Sep 01, 2013 Blair rated it really liked it
Shelves: non-fiction
This book is an excellent and unforgiving argument for the connection between fiction/literature and cultural sensibilities, especially as they pertain to politics. Hitchens takes issue with the "need" to separate the two, and makes a refreshingly straightforward case. His essay on Williams and Orwell is fantastic.

Jan 05, 2012 Craig rated it it was amazing  ·  review of another edition
Shelves: 5-star-books
If the essay misses the mark, the prose elevates it. If the prose misses the mark, the essay elevates it. Any which way, this is an excellent collection that awakens the inkling that the Islamofacism/atheism Hitchens might actually have been less gifted than the book reviewer/cultural essayist Hitchens.
Oct 28, 2008 severyn rated it really liked it
Excellent writing on subjects I knew something about, curiously unengaging on subjects I knew nothing about. I can't decide if that's my fault or Hitchens'.
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Christopher Eric Hitchens was an English-born American author, journalist and literary critic. He was a contributor to Vanity Fair, The Atlantic, World Affairs, The Nation, Slate, Free Inquiry and a variety of other media outlets. Hitchens was also a political observer, whose best-selling books — the most famous being God Is Not Great — made him a staple of talk shows and lecture circuits. He was ...more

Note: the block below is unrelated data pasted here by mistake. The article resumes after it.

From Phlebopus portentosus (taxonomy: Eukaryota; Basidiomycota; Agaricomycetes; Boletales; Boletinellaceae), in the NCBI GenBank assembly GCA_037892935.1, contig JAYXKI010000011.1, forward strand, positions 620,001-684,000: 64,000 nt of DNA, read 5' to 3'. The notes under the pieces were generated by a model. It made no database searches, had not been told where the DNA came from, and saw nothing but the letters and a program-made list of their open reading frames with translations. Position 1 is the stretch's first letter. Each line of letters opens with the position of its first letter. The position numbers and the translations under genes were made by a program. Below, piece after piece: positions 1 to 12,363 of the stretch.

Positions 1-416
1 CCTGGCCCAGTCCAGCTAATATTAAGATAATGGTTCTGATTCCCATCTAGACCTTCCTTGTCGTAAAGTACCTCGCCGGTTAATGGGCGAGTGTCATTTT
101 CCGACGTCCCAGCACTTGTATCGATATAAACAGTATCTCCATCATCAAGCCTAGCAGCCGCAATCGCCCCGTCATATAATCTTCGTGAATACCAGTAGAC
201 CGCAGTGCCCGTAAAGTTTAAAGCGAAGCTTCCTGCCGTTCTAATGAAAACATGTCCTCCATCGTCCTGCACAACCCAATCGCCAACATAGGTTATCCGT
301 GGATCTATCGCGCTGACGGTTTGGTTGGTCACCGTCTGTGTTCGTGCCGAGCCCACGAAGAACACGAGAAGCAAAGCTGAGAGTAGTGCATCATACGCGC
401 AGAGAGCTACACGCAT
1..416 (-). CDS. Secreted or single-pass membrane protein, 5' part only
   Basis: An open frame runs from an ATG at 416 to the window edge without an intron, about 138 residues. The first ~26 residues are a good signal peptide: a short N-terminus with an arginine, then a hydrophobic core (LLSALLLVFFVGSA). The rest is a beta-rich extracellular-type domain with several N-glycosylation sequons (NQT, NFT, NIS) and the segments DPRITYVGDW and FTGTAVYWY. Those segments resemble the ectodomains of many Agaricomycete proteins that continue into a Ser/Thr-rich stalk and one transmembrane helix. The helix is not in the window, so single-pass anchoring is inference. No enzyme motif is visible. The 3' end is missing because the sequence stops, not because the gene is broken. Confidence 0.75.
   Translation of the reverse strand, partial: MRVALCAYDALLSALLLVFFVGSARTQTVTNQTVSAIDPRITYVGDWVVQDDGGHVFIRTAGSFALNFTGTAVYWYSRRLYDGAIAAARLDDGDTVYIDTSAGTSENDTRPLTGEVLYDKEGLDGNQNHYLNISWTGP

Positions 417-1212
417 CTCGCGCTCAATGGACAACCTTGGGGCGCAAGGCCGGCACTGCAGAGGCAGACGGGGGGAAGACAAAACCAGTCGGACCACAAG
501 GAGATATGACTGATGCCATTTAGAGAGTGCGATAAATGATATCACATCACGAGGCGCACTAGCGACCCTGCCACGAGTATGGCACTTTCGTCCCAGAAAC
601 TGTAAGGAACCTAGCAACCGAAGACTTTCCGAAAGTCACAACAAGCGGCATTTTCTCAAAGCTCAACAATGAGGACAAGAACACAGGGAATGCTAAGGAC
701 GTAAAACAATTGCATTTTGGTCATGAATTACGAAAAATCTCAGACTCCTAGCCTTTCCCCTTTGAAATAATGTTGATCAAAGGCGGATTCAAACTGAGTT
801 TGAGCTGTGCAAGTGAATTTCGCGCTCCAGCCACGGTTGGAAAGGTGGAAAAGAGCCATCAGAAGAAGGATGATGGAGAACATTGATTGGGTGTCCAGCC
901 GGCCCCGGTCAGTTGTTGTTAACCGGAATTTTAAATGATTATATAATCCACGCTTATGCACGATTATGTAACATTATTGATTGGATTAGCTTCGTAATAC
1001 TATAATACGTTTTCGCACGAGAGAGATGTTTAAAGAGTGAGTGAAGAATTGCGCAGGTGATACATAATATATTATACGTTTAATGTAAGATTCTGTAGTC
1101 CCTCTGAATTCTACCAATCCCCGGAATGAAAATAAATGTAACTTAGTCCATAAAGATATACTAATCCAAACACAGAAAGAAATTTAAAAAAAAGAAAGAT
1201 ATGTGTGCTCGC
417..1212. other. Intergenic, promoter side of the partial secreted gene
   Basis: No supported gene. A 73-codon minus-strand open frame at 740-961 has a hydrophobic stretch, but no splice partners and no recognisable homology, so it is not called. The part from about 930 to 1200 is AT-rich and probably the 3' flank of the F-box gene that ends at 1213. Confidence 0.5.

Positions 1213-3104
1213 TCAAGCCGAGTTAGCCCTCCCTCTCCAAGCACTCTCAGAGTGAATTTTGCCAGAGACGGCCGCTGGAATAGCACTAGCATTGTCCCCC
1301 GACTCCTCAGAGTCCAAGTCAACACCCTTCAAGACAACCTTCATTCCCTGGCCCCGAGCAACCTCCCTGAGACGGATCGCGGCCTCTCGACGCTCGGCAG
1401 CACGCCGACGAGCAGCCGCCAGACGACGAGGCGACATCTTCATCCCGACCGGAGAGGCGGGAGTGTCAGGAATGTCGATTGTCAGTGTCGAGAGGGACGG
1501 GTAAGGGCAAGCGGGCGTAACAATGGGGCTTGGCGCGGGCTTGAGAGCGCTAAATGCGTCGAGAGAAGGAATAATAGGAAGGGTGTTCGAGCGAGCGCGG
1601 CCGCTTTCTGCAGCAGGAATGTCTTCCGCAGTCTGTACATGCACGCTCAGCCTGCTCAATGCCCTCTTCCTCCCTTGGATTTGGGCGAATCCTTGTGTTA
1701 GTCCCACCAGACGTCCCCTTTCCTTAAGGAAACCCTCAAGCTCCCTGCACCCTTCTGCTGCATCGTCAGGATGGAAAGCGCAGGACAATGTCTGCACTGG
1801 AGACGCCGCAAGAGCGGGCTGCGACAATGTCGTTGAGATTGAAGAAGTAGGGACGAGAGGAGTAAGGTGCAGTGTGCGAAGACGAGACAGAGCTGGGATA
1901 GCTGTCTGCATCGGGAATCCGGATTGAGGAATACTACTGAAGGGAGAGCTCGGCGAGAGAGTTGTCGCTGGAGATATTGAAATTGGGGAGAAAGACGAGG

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“A melancholy lesson of advancing years is the realisation that you can't make old friends.” 17 likes
“In our native terms, the ironic style is often compounded with the sardonic and the hard-boiled; even the effortlessly superior. But irony originates in the glance and the shrug of the loser, the outsider, the despised minority. It is a nuance that comes most effortlessly to the oppressed.” 4 likes